Wheaton Academy ralies past Geneva
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Wheaton Academy boys volleyball coach DA Nichols shuffled his lineup for Friday's nonconference match with Geneva and might have found a combination that will stick.
Kenneth Mill, a middle hitter the past three years, moved to the outside. Daniel Gregersen, a veteran outside, took over at libero. Steven McDonell, a 6-foot-7 junior, is improving each match in the middle.
All the pieces came together to pull out a three-set win. After leading nearly the entire first game only to watch Geneva rally for a 25-23 win, the Warriors came back strong to win the final two sets, 25-17, 25-15.
Injuries and sicknesses have been one reason Nichols has had to adjust his lineup. Wheaton Academy improved to 8-4 with the win while Geneva fell to 14-6.
"This is the one (lineup) I think we probably should go with," Nichols said. "If we can repeat it it might be the one."
Nichols also went to a 5-1 Friday with Kevin Esposito setting. Esposito's favorite targets were Tim Robbins with 11 kills, Jeremy Vischer 8, and Mill in his new spot on the outside with 10 kills.
"We need that outlet when we get in trouble," Nichols said of Mill who has improved his vertical jump to 36 inches. "You can see his vert. He's started adjusting to get his body squared around. He took some big swings and took a lot of shots."
Nichols said the Warriors will use five matches Saturday at the Addison Trail tournament to see if he's found a lineup to keep.
"He's a good athlete," Nichols said of Esposito. "Consistency is what we've been missing. Glad I pulled the trigger on it (the lineup changes)."
Geneva coach K.C. Johnsen said consistency also has been a problem for his team, and he saw both the good and bad from the Vikings throughout the match.
In a Game 1 that included 11 ties and 3 lead changes, the Vikings didn't go ahead until 19-18 when Nathan Jesko set Mason Stierwalt for a kill.
After Wheaton Academy went back up 22-21, the Warriors — who had to that point not made a hitting error in the match — missed on a shot and then could not handle a Geneva serve to fall behind 23-22. The Warriors also hit long again on game point.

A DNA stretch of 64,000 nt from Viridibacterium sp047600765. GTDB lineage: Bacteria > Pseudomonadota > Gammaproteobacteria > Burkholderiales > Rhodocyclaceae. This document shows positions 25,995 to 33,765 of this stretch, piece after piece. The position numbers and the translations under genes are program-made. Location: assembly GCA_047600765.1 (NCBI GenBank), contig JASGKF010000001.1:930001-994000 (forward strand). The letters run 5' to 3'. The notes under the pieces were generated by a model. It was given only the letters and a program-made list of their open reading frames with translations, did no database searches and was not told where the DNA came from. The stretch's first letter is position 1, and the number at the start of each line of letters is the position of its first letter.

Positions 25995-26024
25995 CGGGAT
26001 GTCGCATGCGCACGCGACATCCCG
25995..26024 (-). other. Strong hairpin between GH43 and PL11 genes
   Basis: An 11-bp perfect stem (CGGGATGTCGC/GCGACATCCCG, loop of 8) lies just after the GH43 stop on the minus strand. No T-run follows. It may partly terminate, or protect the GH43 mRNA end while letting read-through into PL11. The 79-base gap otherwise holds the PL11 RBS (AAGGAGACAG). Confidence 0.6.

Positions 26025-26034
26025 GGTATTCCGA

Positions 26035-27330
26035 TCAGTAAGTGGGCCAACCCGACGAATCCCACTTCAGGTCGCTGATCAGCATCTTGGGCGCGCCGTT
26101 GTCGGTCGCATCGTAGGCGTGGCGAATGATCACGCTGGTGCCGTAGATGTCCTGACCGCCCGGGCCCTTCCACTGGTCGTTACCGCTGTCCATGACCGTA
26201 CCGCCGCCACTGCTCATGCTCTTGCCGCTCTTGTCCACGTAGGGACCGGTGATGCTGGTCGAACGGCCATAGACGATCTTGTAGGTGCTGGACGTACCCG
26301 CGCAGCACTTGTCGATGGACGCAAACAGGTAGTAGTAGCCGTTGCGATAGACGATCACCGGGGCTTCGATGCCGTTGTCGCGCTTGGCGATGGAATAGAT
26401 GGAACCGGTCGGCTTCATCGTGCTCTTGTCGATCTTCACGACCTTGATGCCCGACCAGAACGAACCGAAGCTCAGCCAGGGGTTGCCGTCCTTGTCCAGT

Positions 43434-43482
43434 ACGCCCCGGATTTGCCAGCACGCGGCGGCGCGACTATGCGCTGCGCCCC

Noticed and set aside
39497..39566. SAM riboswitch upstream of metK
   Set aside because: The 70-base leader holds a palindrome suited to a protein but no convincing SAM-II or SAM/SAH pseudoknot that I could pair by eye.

Robbins said the team learned from a loss to Rolling Meadows how to better handle its emotions. It showed in the final two sets as Wheaton Academy did not let the frustration of letting the Game 1 lead slipping away get to them.
"We've dealt with emotions before," Robbins said. "But we are able to overcome that now and control our emotions and let our play talk. We've improved a lot. We let them (Rolling Meadows) get to our heads too much and it went downhill from there. We really learned from that."
After such a tight first set, the Warriors trailed just once in the final two. Tied 13-13 in Game 2, the Warriors went on a 12-4 run to end the game started on another big swing from Robbins.
Robbins, who also led both teams with 5 blocks, got plenty of help in the closing surge from Mill.
Geneva, on the other hand, went to Stierwalt a little more than Johnsen would prefer. The 6-foot-5 senior finished with a match-high 14 kills, but after getting 12 in the first two sets the Warriors held him to 2 in Game 3 as their block kept a close eye on the big hitter.
"Our biggest problem tonight was trying to force the ball to him," Johnsen said. "We have some other people who can score. I think we just thought Mason was going to score every time he got the ball. We'll grow out of that too. When you are forcing him the ball and he can't get a good swing, he's going to be in as much trouble as anyone else with a bad set."
Wheaton Academy jumped to a quick 10-4 lead in Game 3 and never let Geneva get closer. The match ended with Esposito setting Robbins in the middle for a thunderous kill.
While the Warriors head to Addison Trail Saturday, Geneva is off until Monday when it plays Streamwood in its second Upstate Eight Conference River match. The Vikings defeated Larkin in their only other River match.
"That's kind of how we've been playing," Johnsen said. "We're pretty good at times and we're a little too inconsistent at other times. When we're good we're good. When we're inconsistent it shows. That's something we have to improve. But give Wheaton some credit, maybe they made us inconsistent."
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